Photo Credit: Ninon Pednault/ La Presse Archives

Environment Canada4. May 2024

Redefining Lawns: Less Evenly-Cut Grass, More Wild Plants

Following a recently released study showing that lawns could be better managed across the province of Quebec, in Canada, a campaign was launched to improve their maintenance and minimize their repercussions on the water, air, and soil quality.

“We often talk about the idea of challenging the traditional use of lawnmower, or the need to let dandelion grow in May,” explains Maxime Fortin Faubert, expert in urban ecology at the National Institute of Scientific Research (INRS). “We believe that we can easily transform a portion of our lawn by adding bushes, indigenous plants, flower-filled meadows or, why not, rest areas.”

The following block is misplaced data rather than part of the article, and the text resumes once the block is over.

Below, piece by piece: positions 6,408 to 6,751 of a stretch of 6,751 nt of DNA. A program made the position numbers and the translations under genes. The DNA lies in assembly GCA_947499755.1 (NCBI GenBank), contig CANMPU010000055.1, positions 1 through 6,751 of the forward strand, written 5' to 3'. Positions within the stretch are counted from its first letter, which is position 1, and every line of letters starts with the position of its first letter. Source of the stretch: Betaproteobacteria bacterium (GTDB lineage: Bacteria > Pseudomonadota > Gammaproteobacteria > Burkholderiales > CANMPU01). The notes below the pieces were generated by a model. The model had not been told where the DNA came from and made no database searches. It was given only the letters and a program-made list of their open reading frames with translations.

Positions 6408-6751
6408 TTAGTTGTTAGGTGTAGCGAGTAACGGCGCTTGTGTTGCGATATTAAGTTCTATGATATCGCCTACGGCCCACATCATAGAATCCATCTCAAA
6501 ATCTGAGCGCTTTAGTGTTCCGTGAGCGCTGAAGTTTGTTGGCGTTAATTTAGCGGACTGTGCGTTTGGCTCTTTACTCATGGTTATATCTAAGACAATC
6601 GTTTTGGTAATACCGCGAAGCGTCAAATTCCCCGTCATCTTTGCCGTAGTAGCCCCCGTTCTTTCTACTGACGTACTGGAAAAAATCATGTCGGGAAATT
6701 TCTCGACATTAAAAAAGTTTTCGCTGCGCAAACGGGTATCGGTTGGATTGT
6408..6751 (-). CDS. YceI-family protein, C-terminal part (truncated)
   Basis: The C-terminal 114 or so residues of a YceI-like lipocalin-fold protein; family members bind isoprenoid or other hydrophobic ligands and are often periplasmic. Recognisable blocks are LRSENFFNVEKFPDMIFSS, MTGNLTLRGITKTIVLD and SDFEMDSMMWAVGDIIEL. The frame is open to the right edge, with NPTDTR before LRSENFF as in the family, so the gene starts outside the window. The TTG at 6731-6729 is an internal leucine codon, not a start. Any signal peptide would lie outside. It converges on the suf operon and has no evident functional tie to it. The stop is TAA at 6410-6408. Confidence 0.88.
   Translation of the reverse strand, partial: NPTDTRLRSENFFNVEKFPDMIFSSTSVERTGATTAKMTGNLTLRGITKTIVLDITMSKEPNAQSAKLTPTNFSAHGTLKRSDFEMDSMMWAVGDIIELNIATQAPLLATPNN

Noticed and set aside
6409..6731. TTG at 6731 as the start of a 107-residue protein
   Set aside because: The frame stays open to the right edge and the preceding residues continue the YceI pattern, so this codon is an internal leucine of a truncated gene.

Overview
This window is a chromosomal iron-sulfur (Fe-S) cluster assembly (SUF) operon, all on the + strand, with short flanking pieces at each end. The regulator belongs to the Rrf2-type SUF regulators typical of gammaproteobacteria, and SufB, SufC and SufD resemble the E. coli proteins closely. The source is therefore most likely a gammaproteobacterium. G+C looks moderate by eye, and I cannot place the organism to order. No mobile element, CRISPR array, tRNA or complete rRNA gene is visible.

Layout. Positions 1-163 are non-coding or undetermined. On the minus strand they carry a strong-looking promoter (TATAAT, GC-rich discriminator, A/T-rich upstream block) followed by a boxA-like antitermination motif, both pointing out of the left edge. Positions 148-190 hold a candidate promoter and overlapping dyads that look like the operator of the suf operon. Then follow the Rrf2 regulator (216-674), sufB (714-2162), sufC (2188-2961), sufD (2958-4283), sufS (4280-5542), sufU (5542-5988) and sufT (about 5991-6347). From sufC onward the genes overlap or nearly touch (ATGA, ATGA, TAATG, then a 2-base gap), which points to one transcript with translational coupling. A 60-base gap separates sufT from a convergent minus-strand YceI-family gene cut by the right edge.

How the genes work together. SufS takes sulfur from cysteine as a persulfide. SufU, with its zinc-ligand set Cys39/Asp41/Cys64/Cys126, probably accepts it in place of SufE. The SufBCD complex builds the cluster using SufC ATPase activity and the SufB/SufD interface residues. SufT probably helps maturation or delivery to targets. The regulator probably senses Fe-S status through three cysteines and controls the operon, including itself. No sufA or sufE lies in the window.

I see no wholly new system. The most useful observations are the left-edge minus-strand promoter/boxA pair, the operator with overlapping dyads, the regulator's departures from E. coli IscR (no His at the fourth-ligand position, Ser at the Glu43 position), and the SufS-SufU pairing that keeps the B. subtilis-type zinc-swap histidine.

Grass is the biggest monoculture in Quebec, and in the wake of climate change, reducing the consumption of water, fertilizers, and pesticides is imperative. For two years, the David Suzuki Foundation has partnered with the INRS and the organization Nouveaux Voisins (New Neighbors in French) on the LawnShare report to identify Quebec’s green potential by transforming lawns. The report paved the way for a campaign to learn how to manage lawns sustainably to support local wildlife and biodiversity. The cities of Montreal, Laval, Sherbrooke, and Saint-Jérôme have been chosen, and their citizens are encouraged to rethink their lawns and municipalities’ laws. For instance, local authorities could amend specific rules regarding the use of lawnmowers, the eradication of dandelions – most useful for pollination – and the height of vegetation. By suggesting a minimum height of 20 cm, the lawn can preserve its freshness during the Summer, reducing the need for overwatering.

La Presse

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